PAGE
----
Enid City Commission approved a new term sheet for the downtown hotel development Tuesday evening after the deadline passed with the former developer to close on the property transfer.
Ward 6 Commissioner David Vanhooser made a motion to approve the term sheet for the deal after the commission returned from executive session. The only dissenting vote was Ward 5 Commissioner Tammy Wilson. The term sheet is the third revised draft, according to the top header.
The agreement is with Aston Management Co., a hotel ownership and management group in Oklahoma City. The company is to build a Hilton Garden Inn with a minimum of 100 guest rooms, a restaurant and bar, room service and other amenities required by the Hilton Garden Inn flag, according to the term sheet.
Enid Regional Development Alliance Executive Director Brent Kisling said the former developer, Peachtree Hotel Group II LLC., was aware of Tuesday night’s vote.
Kisling said Aston’s owner, Atul Patel, grew up in Enid, and he generally uses local contractors and partners for projects.
“It’s really like working with one of our own in order to construct this very important asset for our downtown area,” Kisling said.
Kisling said the city and ERDA have been working with several hotel developers over the last four years to finish the downtown project with a hotel property.
“The term sheet that was presented this evening will eventually become — it is a non-binding document at this point — we will use it to create the definitive contract to be voted on over the next couple of months but it does give you an outline of what the public-private partnership will be with Aston Management in order to construct this downtown hotel,” Kisling said.
A public-private partnership is part of the agreement, Kisling said, adding it is performance based.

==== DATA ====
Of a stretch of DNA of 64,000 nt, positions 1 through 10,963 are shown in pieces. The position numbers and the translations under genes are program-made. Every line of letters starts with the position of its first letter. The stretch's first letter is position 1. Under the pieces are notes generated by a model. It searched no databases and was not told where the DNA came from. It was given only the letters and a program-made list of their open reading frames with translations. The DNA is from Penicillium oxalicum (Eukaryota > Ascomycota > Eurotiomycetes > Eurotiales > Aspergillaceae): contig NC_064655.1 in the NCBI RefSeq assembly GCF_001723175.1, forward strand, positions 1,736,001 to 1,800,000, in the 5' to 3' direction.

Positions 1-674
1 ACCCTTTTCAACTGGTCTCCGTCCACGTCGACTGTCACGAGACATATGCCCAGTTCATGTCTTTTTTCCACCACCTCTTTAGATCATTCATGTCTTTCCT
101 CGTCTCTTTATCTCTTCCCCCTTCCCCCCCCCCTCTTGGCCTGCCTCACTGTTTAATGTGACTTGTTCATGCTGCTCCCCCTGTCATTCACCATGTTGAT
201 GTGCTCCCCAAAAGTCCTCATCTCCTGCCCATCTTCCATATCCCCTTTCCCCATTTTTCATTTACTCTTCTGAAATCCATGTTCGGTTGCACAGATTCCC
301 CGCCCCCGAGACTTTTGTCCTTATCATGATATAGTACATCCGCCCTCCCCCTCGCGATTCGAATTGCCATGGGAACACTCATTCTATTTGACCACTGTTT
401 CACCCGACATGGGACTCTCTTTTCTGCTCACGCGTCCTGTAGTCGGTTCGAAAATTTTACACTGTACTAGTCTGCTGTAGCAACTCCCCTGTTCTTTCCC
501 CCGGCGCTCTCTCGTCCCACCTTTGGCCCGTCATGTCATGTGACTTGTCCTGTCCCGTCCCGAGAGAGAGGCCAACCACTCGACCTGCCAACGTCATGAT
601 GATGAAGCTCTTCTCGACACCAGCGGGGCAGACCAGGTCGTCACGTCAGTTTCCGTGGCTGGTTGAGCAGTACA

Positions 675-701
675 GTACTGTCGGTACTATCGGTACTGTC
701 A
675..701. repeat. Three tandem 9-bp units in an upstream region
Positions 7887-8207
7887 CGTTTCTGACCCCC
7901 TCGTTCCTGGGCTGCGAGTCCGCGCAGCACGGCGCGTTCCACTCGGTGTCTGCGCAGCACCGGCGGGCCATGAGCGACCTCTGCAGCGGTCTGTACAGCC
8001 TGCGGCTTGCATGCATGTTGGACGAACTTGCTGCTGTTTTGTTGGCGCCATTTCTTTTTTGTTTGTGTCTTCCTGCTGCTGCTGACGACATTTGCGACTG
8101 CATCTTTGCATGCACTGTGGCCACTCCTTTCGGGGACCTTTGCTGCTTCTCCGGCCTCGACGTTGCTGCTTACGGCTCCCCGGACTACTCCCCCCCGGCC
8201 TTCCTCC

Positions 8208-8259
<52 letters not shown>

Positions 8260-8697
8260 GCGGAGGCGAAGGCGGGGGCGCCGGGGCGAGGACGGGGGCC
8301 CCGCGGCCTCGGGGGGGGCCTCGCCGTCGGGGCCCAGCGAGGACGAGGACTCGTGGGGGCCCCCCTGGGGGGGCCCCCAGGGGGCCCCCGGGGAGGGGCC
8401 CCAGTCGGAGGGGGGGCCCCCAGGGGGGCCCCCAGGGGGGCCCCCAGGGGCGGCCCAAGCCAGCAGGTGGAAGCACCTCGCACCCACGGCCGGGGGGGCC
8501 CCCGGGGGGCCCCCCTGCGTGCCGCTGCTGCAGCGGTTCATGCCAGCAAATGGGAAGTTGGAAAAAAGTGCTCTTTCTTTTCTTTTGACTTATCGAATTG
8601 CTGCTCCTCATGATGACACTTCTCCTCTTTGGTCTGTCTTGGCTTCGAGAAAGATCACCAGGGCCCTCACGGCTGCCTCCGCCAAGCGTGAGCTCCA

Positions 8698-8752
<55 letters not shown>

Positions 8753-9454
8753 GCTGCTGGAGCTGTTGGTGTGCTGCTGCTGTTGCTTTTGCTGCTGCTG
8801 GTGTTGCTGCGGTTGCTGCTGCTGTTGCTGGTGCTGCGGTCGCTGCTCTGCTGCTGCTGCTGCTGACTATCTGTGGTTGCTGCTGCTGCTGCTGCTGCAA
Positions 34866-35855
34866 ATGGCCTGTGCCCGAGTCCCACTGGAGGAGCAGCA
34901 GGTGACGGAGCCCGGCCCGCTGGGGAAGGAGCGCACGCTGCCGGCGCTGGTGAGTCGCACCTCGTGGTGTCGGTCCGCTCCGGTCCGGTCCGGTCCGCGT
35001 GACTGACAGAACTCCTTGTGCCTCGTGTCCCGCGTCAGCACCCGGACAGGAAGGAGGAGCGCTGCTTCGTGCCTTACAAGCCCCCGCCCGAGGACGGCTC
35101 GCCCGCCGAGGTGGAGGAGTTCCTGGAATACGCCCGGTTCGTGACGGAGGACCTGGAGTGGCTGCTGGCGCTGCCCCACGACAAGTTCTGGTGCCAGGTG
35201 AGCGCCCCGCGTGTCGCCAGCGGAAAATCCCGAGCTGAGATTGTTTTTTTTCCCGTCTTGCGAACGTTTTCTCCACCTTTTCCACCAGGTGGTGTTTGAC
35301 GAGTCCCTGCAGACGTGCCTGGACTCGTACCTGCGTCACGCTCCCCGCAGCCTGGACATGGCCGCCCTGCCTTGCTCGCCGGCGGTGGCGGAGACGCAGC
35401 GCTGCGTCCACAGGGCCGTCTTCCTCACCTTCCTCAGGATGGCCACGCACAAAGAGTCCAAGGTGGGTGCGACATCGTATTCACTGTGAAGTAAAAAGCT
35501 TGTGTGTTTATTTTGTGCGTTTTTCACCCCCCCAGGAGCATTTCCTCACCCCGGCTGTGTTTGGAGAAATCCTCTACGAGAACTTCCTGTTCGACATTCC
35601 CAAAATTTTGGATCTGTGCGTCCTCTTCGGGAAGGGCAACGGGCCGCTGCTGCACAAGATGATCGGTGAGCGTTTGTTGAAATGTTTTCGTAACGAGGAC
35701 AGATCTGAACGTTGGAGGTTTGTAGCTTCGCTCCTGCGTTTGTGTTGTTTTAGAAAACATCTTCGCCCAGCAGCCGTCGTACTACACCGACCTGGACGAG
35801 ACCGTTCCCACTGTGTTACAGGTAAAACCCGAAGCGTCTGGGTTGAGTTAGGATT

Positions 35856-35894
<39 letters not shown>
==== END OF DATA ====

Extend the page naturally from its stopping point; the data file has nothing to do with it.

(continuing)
“There is a partnership agreement on the construction of the parking lot of the hotel, although it will be owned, managed and maintained by the hotel,” Kisling said. “There is also a partnership if the occupancy rate of the hotel falls below a certain level, then there would be public assistance provided. And, also, as has been the case with the rest of the developers we worked with, the property would be transferred for $1.”
ERDA will provide a 40 percent occupancy guarantee over a five-year period and provide a $200,000 grant to the developer to offset parking lot construction costs, according to the term sheet. The developer is not to seek any additional public assistance from the city of Enid or ERDA for the project, according to the term sheet.
If construction of the hotel fails to start within 45 days of the property transfer, the property will revert back to ERDA, according to the term sheet.
The room occupancy guarantee payment, according to the agreement, will be calculated on an annual basis.
Kisling said Aston Management currently owns the SpringHill Suites in Enid.
When Enid City Commission selected Georgia-based Peachtree Hotel Group II LLC in August 2015 to construct a Hilton Garden Inn, a term sheet set the property transfer close deadline for May 16, 2016, with the hotel scheduled to open by Aug. 18, 2017. If the transfer was not completed by that date, the city had the option to terminate the master development agreement and other documents, according to the term sheet.
In February, Peachtree officials said the development of a downtown Hilton Garden Inn would be delayed, according to a city of Enid news release. The developer said the delay was due to the recent economic downturn.
Hotel occupancy rates have been on a decline in Enid, when compared to last year, but are up since the beginning of 2016, reports have shown.
Peachtree was the second developer selected from the project.
LodgeWell LLC, the original developer, proposed a downtown hotel and parking garage in November 2013. LodgeWell CEO Dave Owen originally announced he had funding, but a consultant for the project later said a contract had not been secured with LodgeWell’s bank.
The developer was given until March 8, 2015, to begin construction on the property — after missing a previous deadline, followed by an additional six months without building, while it sought financing for the $15 million project — after the city commission approved a letter of default giving the company 45 days to start construction.
Story Provided by: Enid News & Eagle
Written by: Emily Summars